The complaint was in two counts, but we may ignore the second count. The first alleged that on July 7, 1953, the defendant was operating a housing project in Waterbury and the plaintiff, as a tenant, was occupying one of the many apartments of the project; that a part of her apartment consisted of a rear porch, which was under the control of the defendant; that the plaintiff, while walking on the porch, was injured when the flooring gave way; and that this was due to the negligence of the defendant in failing to repair a defective condition of which it actually or constructively knew, and in failing to warn the plaintiff of the inherent danger. So far as the issues created by the complaint and answer are concerned, the plaintiff's claims of proof were designed to prove the foregoing allegations and no others.
The court, nevertheless, charged that if certain facts were established by the evidence, the jury might return a verdict for the plaintiff in either of two situations; one would be where they found that the defendant had retained within its exclusive control the repairing of the floor of the back porch, and the other, where they found that the defendant had voluntarily assumed the repairing of the defective condition, to which its attention had been called. The defendant excepted to the submission of the latter issue to the jury, contending that the case had been neither pleaded nor tried on that theory.
If a charge is to withstand attack, it must be adapted to the issues, correct in law and sufficient for the guidance of the jury. Castaldo v. D'Eramo, 140 Conn. 88, 94, 98 A.2d 664. An examination of the complaint, when viewed in the light of the claims of proof made by the plaintiff, reveals nothing to support recovery on the theory under discussion. It follows that the court, in submitting to the jury an issue which was not in the case, committed harmful error. Maltbie, Conn. App. Proc., 57. A plaintiff may not recover upon a cause not alleged or claimed. Boiselle v. Rogoff, 126 Conn. 635, 640, 13 A.2d 753; Berman v. Kling, 81 Conn. 403, 406, 71 A. 507.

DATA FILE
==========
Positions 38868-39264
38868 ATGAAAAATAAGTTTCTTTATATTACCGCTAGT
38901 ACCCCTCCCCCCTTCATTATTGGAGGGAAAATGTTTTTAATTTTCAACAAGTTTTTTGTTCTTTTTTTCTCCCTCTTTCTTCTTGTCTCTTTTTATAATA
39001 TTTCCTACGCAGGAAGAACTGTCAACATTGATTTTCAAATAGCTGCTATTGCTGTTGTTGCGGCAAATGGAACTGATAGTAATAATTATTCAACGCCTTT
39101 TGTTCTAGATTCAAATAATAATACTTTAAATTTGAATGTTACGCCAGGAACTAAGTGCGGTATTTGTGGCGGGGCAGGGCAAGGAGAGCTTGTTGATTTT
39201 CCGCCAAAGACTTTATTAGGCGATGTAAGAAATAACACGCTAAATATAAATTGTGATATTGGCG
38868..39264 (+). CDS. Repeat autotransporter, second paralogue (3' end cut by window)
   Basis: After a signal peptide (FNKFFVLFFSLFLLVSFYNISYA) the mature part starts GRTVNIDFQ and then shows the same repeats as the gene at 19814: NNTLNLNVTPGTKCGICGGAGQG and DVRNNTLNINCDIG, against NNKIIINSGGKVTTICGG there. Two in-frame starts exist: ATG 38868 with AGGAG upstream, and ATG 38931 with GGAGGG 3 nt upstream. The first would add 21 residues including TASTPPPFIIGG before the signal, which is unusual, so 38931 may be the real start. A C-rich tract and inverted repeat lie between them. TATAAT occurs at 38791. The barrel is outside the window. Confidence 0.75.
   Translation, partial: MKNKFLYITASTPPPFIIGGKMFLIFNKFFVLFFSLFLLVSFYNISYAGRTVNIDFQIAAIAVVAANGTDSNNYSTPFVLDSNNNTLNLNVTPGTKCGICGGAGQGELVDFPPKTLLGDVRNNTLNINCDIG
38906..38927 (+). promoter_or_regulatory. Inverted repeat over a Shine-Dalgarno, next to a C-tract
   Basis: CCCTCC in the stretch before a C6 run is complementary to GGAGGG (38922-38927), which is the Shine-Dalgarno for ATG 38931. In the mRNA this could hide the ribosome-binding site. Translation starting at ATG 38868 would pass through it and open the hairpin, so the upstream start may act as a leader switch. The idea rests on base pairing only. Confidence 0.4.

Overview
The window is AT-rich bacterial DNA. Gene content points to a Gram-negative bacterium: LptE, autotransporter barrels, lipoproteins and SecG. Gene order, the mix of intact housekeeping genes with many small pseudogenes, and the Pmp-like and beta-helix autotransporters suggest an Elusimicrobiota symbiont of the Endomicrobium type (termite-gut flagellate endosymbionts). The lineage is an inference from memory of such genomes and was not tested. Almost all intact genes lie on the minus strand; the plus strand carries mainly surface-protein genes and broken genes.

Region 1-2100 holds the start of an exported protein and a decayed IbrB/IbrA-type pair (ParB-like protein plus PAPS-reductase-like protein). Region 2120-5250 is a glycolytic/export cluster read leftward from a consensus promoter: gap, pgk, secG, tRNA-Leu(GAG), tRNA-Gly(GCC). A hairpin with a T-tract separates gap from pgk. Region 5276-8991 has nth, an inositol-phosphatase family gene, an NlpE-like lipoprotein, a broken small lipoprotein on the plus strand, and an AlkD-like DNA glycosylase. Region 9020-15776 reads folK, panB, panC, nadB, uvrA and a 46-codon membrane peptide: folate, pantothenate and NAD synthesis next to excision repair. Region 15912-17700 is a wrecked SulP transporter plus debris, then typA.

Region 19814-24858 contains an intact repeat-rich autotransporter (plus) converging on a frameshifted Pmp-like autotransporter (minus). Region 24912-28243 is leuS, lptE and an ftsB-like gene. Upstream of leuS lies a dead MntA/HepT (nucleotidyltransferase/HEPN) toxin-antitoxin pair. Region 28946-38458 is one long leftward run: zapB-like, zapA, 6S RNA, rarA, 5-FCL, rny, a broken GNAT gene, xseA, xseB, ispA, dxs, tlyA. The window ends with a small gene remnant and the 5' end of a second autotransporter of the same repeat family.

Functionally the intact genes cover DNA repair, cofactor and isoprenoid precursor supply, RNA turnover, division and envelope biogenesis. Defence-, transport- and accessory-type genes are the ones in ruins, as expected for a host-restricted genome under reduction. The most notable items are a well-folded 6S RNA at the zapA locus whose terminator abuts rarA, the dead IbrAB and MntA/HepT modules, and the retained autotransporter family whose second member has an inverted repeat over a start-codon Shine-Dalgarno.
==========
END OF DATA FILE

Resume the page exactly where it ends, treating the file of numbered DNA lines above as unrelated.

We refer briefly to another claim which might arise on a new trial. Our reference merely recites what we have said in other cases. "Ordinarily, where there is no agreement to repair, the landlord is not liable for defective conditions within a tenement he has rented; but if he retains control of any part of the building, with that control goes the duty to take reasonable care to keep that portion reasonably safe. Liability in such cases does not depend primarily upon the portion of the building in which the defective condition occurs but on the fact that the owner has retained control." Fogarty v. M. J. Beuchler Son, Inc., 124 Conn. 325, 331, 199 A. 550. A landlord may, with the acquiescence of the tenant, so retain control over portions of the premises within a tenement that he will be responsible for their proper care. Shegda v. Hartford-Connecticut Trust Co., 131 Conn. 186, 189, 38 A.2d 668. In the case at bar, if the defendant reserved control over the rear porch, liability might be imposed if reasonable care to make the repairs after notice was not exercised by it. It is claimed that there was evidence before the jury of an agreement between the parties that the landlord had the right to inspect the premises and the exclusive right to make repairs therein, and that the tenant would refrain from making any repairs at all. As a matter of law, an agreement of that nature would be the equivalent of retention by the landlord of control of the leased premises for the purpose of making repairs.